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How to Stay Away from Grief Street

I found this sad prayer request in the comments section of our YouTube channel:

I’m very depressed and so on, my wonderful mother passed in March (months ago). I’m dealing with a lot of bad thoughts and negativity in me that you can imagine. I don’t find peace. Please pray for me. I feel lost and alone. My mother was the best, so much better than me. Thank you.

So I found something I had already written on the subject of grief, gave it a short introduction, and used it to reply:

My heart breaks for you, but I am going to get to the point very quickly and share with you how I deal with grief. I have shared these thoughts with other people, and the principle has worked for them.

The human mind is incredibly complex. I am not sure of the difference between the mind and the soul, but I do know that my thoughts often go into directions that I (my soul) don’t want them to go. I’m not just talking about the sins of lust, bitterness, gossip, and unbelief that often invade my mind without invitation, I’m talking about the issue of grief.

A few years ago I lost my beloved mom and dad. I wept uncontrollably at their loss, and then I determined never to go down Grief Street again. When I get emotional thoughts about my mom and dad and feel a heaviness come with them that is almost unbearable, I shake it off and bring my thoughts into captivity. I have done my crying. I have grieved. It is over. I will not go down that road again because it overwhelms me.

I don’t feel the slightest bit of guilt with this, and I have told my wife that when I go to be with the Lord she is to do the same thing. I would not like my death to bring unhappiness to the ones I love.

So Grief Street is totally out of bounds, because it is a dead end.

My advice would be to discipline yourself to say, “I will not go there. Ever. If I can do it with lust, gossip, bitterness and unbelief, I can (with God’s help) retain my joy—which according to scripture is my strength.”

This attitude, which some could see as flippant and shallow, has a biblical basis:

And the Lord struck the child that Uriah’s wife bore to David, and it became ill. David therefore pleaded with God for the child, and David fasted and went in and lay all night on the ground. So the elders of his house arose and went to him, to raise him up from the ground. But he would not, nor did he eat food with them. Then on the seventh day it came to pass that the child died. And the servants of David were afraid to tell him that the child was dead. For they said, “Indeed, while the child was alive, we spoke to him, and he would not heed our voice. How can we tell him that the child is dead? He may do some harm!”

When David saw that his servants were whispering, David perceived that the child was dead. Therefore David said to his servants, “Is the child dead?”

And they said, “He is dead.”

So David arose from the ground, washed and anointed himself, and changed his clothes; and he went into the house of the Lord and worshiped. Then he went to his own house; and when he requested, they set food before him, and he ate. Then his servants said to him, “What is this that you have done? You fasted and wept for the child while he was alive, but when the child died, you arose and ate food.”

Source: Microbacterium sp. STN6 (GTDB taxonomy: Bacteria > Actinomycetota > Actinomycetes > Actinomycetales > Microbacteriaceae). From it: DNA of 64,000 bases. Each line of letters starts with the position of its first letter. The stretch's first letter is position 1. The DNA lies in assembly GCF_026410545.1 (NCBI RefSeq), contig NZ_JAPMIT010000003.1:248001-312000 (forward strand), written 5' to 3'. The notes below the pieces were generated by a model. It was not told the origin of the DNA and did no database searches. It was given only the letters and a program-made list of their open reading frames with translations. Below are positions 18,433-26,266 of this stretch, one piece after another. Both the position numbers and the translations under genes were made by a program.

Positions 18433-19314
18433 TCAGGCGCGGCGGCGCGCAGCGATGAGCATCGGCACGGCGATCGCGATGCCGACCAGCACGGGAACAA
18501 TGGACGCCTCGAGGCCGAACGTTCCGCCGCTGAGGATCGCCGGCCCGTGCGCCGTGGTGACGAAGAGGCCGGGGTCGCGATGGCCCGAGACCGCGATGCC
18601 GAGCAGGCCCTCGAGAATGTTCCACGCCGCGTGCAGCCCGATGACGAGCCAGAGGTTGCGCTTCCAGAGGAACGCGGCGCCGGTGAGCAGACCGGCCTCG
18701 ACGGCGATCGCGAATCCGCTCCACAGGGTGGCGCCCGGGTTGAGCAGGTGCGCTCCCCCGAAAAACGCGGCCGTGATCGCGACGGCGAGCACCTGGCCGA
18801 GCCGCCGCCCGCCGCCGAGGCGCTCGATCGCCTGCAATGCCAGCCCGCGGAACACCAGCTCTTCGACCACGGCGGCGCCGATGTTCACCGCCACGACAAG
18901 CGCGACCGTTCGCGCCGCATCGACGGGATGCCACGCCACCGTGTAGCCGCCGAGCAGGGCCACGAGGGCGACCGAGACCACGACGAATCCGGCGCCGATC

And he said, “While the child was alive, I fasted and wept; for I said, ‘Who can tell whether the Lord will be gracious to me, that the child may live?’ But now he is dead; why should I fast? Can I bring him back again? I shall go to him, but he shall not return to me.” (2 Samuel 12:16-23, NKJV)

May I reach out a loving hand and gently encourage you to get up from the ground of grief, wash and anoint yourself daily in God’s Word, and change your clothes. Take off the garment of heaviness and replace it with the garment of praise. Give God the sacrifice of worship as did David. Weep for a moment, process your grief, and then refuse to go back there.

No one seems to know why we say the words “good grief!” Some say it is a euphemism (blasphemy) for “good God.” Whatever the case, grief is not good. It is pain of the soul. The quicker it leaves, the better. So here are some practical things you can do to show grief the door.

“Grieving about past events doesn’t do any good. It just sucks up your energy. It saps tomorrow from today.”

The battleground is your mind. So busy it with other things. Plant so many plants in the garden, that there’s no room for weeds. Weeds don’t do anything but soak up the soil’s energy. Grieving about past events doesn’t do any good. It just sucks up your energy. It saps tomorrow from today.

You are a soldier of Christ. Bring your thoughts into captivity and put your eyes on the real battle. People are going to Hell. What are you doing about it? Don’t look to the past when the Bible says to forget it. Instead, press on toward the mark of the high calling of God in Christ Jesus. Use the past as a footstool to face the future. Stand on top of it. Overcome it and busy yourself in the task of evangelism. Busy yourself in good works. Busy yourself in the Word and prayer. Busy yourself in helping those around you with the comfort with which God has comforted you. Don’t let the enemy have another moment of your time. It is precious.

Adapted from How to Overcome Life’s Endless Trials, by Ray Comfort

Ray Comfort

Ray Comfort is the Founder and CEO of Living Waters and the bestselling author of more than 90 books, including God Has a Wonderful Plan for Your Life, How to Know God Exists, and The Evidence Bible. He cohosts the award-winning television program Way of the Master, airing in every country in the world, and is an Executive Producer of “180,” “Evolution vs. God,” “Audacity,” and other films. He is married to Sue and has three grown children, and hasn’t left the house without gospel tracts for decades.

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